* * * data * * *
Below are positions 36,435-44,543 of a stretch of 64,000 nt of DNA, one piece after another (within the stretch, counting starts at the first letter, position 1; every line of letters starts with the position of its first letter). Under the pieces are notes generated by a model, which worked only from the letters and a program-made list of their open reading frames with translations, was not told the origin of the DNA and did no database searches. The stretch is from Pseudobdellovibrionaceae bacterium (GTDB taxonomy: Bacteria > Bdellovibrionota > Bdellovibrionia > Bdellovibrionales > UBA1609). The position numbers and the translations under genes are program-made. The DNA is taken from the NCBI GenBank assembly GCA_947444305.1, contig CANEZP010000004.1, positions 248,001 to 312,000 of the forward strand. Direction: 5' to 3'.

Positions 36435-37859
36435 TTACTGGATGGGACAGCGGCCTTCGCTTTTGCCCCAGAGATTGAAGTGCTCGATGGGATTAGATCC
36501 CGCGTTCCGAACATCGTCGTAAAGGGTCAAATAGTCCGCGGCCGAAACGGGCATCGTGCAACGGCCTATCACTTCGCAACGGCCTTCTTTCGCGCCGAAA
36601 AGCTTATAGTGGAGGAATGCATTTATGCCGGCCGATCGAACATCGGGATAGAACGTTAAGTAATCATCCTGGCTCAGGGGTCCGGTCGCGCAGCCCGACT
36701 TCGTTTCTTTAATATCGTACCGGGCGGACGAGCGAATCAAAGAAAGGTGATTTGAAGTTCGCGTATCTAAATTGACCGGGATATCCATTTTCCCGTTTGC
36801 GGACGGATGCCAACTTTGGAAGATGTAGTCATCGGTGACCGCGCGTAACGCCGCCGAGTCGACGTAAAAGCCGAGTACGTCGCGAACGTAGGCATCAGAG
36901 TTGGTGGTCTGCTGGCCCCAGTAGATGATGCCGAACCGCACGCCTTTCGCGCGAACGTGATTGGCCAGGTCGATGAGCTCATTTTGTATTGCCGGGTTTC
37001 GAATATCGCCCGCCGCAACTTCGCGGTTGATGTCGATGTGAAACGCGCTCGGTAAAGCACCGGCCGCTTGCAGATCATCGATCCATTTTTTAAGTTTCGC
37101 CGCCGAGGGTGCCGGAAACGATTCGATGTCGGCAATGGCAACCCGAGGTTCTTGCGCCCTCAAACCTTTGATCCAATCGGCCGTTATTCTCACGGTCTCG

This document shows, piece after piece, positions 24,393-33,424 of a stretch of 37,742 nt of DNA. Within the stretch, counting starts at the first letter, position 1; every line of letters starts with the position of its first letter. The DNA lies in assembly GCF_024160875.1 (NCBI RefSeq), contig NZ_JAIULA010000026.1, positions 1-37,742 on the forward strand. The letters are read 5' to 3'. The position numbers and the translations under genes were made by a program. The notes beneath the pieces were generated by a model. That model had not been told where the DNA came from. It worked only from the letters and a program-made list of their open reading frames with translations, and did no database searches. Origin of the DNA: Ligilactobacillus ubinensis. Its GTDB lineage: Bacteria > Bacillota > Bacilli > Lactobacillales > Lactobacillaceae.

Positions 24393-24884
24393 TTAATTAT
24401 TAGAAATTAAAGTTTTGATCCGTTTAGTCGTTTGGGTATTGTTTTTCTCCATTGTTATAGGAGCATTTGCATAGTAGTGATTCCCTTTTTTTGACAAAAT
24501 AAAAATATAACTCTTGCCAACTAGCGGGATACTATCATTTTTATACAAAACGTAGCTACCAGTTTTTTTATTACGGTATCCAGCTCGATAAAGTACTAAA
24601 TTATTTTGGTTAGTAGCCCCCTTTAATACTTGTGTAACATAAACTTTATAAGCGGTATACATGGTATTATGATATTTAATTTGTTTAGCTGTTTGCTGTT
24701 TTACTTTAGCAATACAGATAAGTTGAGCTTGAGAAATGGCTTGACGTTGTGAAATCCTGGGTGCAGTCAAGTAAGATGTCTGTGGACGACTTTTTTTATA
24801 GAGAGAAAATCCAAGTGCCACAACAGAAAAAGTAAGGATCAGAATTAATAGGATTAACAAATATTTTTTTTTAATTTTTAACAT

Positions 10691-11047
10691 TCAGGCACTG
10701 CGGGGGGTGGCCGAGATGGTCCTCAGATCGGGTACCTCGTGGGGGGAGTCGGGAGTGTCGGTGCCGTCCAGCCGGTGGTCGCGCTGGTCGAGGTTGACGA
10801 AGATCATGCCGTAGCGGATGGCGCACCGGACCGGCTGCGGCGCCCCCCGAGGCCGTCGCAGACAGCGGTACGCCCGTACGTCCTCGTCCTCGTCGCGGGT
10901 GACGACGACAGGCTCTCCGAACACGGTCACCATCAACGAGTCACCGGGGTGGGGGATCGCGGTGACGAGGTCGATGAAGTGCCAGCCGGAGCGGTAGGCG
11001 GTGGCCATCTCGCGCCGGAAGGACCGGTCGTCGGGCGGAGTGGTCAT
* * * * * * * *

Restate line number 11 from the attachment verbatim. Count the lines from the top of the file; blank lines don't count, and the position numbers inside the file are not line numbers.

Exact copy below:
This document shows, piece after piece, positions 24,393-33,424 of a stretch of 37,742 nt of DNA. Within the stretch, counting starts at the first letter, position 1; every line of letters starts with the position of its first letter. The DNA lies in assembly GCF_024160875.1 (NCBI RefSeq), contig NZ_JAIULA010000026.1, positions 1-37,742 on the forward strand. The letters are read 5' to 3'. The position numbers and the translations under genes were made by a program. The notes beneath the pieces were generated by a model. That model had not been told where the DNA came from. It worked only from the letters and a program-made list of their open reading frames with translations, and did no database searches. Origin of the DNA: Ligilactobacillus ubinensis. Its GTDB lineage: Bacteria > Bacillota > Bacilli > Lactobacillales > Lactobacillaceae.